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Author: Robert Plotkin

Podcast Episode #4: Interview with Dr. Susan Maushart, Author of The Winter of Our Disconnect

We’ve just posted the latest episode of the Technology for Mindfulness Podcast, where Dr. Susan Maushart, author of The Winter of Our Disconnect: How Three Totally Wired Teenagers (and a Mother Who Slept with Her iPhone) Pulled the Plug on Their Technology and Lived to Tell the Tale, joins host Robert Plotkin for a discussion about how she and her three teenage children went technology-free in their home for six months.

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Podcast Episode #03: Interview with Dr. Judson Brewer, Author of The Craving Mind

We’ve just posted the latest episode of the Technology for Mindfulness Podcast, where Dr. Judson Brewer, Director of Research at the Center for Mindfulness, joins host Robert Plotkin for a discussion about Dr. Brewer’s recent book, The Craving Mind: From Cigarettes to Smartphones to Love – Why We Get Hooked and How We Can Break Bad Habits, which describes how our technology habits share many of the same neurological origins and traits as drug and food addictions, and how we can use mindfulness to break these harmful habit loops.

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Podcast Episode #02: Interview with Maggie Jackson, Author of Distracted

maggie-jackson-smallWe’ve just posted the latest episode of the Technology for Mindfulness Podcast, where author Maggie Jackson joins host Robert Plotkin for a discussion about how technology can distract us and what we can do about it. Jackson is an award-winning author and former Boston Globe columnist known for her penetrating coverage of social issues, especially technology’s impact on humanity. Her essays and articles have appeared in publications worldwide, including the The New York Times, Business Week, Utne, and on National Public Radio. Her acclaimed book, Distracted: The Erosion of Attention and the Coming Dark Age, jumpstarted our global conversation on the steep costs of fragmenting our attention. Jackson’s first book, What’s Happening to Home? Balancing Work, Life and Refuge in the Information Age, examined the loss of home as a refuge. Find more info on Maggie Jackson at maggie-jackson.com.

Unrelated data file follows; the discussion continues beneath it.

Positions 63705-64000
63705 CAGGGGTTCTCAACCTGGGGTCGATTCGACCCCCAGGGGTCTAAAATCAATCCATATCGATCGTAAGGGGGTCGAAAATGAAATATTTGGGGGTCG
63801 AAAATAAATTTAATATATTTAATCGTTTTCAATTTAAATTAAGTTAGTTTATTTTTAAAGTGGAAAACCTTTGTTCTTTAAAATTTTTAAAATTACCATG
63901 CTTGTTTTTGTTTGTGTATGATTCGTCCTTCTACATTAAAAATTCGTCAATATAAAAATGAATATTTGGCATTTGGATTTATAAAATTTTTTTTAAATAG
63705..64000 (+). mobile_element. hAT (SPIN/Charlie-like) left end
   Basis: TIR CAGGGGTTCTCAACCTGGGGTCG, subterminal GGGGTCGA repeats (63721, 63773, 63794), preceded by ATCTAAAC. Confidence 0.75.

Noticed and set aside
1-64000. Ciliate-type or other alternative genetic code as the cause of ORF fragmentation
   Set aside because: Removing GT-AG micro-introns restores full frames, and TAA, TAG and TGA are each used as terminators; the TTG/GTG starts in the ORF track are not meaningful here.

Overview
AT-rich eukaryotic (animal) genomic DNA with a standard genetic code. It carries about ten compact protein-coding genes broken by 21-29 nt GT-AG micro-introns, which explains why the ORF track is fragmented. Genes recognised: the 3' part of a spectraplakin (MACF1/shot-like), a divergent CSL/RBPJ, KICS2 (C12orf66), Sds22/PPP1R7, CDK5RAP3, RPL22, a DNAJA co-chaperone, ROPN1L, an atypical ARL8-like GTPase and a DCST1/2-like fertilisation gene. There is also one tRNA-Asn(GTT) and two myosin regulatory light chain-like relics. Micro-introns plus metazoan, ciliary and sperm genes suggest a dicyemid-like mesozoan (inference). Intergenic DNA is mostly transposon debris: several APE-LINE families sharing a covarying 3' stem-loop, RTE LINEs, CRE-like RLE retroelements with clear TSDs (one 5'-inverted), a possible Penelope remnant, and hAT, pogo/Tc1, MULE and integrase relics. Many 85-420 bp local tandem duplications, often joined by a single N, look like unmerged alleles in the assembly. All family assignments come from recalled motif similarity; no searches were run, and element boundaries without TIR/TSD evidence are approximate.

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Smartphone Liberation — MIT, February 10

Tomorrow I’ll be leading an interactive session at MIT called “Smartphone Liberation.” In the session I’ll guide attendees through a series of guided meditation exercises using their smartphones, with the intention of helping us to become more mindful of how we interact with our smartphones. Although most mindfulness training requires you to begin by turning off and putting away your smartphone, in this session I ask that you bring your smartphone with you so that you can engage with it directly and, we hope, a bit more mindfully by the end of the hour. The event is on Friday, February 10 from 12pm-1pm at MIT, Building 66, Room 144. Hope to see you there!